Moscow:  Rescuers on Monday  salvaged bodies of 48 people, including five children, from a vintage Russian double-decker passenger ship that capsized on Volga River, while some 80 people remain missing a day after the worst boat accident since 1986.
"We have recovered 48 bodies," said an official from Russia's east-central republic of Tatarstan, where the boat with 188 tourists on board sank Sunday amid wind and rain.
One body was recovered Sunday.

At an emergency meeting with the concerned officials at his countryside retreat near Moscow, President Dmitry Medvedev on Monday declared a state mourning Tuesday in view of heavy human losses.
In his televised remarks, Medvedev ordered thorough checks of all passengers vessels plying in the country as the 'Bulgaria' diesel-electric ship was built in 1955 in former Czechoslovakia and was said to be in 'poor technical' shape.
Round-the-clock rescue operation involving 307 people, including 49 divers and 73 units of special equipment is underway.
Emergency Situations Minister Sergei Shoigu briefed Medvedev on the plans to lift the sunken ship from under the 23 meter deep water for retracting dead bodies, state-run Rossiya 24 news channel reported.
Quoting Shoigu Interfax reported that Sunday's ship tragedy is the worst since the sinking of Admiral Nakhimov passenger ship in the Black Sea in 1986 that 423 of the 1,234 people on board dead.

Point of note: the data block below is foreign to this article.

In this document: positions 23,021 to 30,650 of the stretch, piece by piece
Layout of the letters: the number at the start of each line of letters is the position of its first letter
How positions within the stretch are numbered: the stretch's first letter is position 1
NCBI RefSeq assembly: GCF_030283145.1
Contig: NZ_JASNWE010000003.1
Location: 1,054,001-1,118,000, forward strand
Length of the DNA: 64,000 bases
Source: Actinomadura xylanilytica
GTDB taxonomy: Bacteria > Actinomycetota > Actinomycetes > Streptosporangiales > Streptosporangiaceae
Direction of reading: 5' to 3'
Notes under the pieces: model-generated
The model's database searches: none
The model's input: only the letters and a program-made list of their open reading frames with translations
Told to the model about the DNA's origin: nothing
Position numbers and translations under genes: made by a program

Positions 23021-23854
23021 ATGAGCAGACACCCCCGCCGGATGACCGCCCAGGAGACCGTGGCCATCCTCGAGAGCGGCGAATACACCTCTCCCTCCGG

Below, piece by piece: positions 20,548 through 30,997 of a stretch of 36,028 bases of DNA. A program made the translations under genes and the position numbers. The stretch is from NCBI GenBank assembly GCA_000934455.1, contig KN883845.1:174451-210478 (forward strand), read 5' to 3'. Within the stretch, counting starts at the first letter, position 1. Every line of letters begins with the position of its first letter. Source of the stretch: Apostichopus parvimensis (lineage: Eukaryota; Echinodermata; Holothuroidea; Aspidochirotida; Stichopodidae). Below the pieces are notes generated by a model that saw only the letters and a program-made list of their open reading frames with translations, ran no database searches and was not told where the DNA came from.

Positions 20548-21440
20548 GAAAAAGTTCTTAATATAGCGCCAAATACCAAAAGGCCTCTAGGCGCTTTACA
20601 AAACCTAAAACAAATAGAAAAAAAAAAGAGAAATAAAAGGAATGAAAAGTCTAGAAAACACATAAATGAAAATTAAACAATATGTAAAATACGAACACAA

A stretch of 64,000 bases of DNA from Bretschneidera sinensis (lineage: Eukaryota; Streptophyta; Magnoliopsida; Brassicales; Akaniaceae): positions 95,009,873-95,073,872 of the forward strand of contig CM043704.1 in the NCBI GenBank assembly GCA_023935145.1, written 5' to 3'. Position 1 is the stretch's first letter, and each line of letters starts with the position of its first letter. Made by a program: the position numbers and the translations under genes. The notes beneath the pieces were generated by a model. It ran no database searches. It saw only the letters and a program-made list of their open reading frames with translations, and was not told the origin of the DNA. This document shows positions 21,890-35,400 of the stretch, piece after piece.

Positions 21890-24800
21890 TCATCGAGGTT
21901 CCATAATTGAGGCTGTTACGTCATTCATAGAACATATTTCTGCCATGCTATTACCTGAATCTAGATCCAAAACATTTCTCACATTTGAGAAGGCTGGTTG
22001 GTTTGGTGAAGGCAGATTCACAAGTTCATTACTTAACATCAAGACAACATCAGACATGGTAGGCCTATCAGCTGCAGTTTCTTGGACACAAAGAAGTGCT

According to 80 survivors, the ship went down on its right side and within minutes it sank. At the time of the accident most of the children were assembled in the children's room on the second deck for games and many survivors lost their children.
Medvedev has appointed Transport Minister Igor Levitin as the head of the high level commission probing the cause of accident.
The Transport Ministry has set up a crisis centre that is looking into the cause of the disaster. A group of investigators and criminal law experts from the Russian Investigation Committee have flown from Moscow to Tatarstan to help the probe.
Operational error is currently considered the likeliest cause of the accident, a source in the investigation told the Russian tabloid.
"According to a preliminary investigation, the vessel could have sunk because it was too old," the source said. "Overloading is also not excluded [as a reason]. There's no information that the cruiser collided with something."
A criminal case has been initiated over what caused the accident.
The Russian online tabloid reports the sunken vessel had an engine failure, but the ship's captain made a decision to leave despite the breakdown in the engine room.
The tabloid said one of the crew members told them that several hours before departure the crew found out one of the two engines was not working properly.
"The power of the ship therefore dwindled," tabloid quoted the crew member, who requested anonymity, as saying.
"If the engine worked properly, the ship would have coped with the current and storm and more likely wouldn't have tilted," the source said.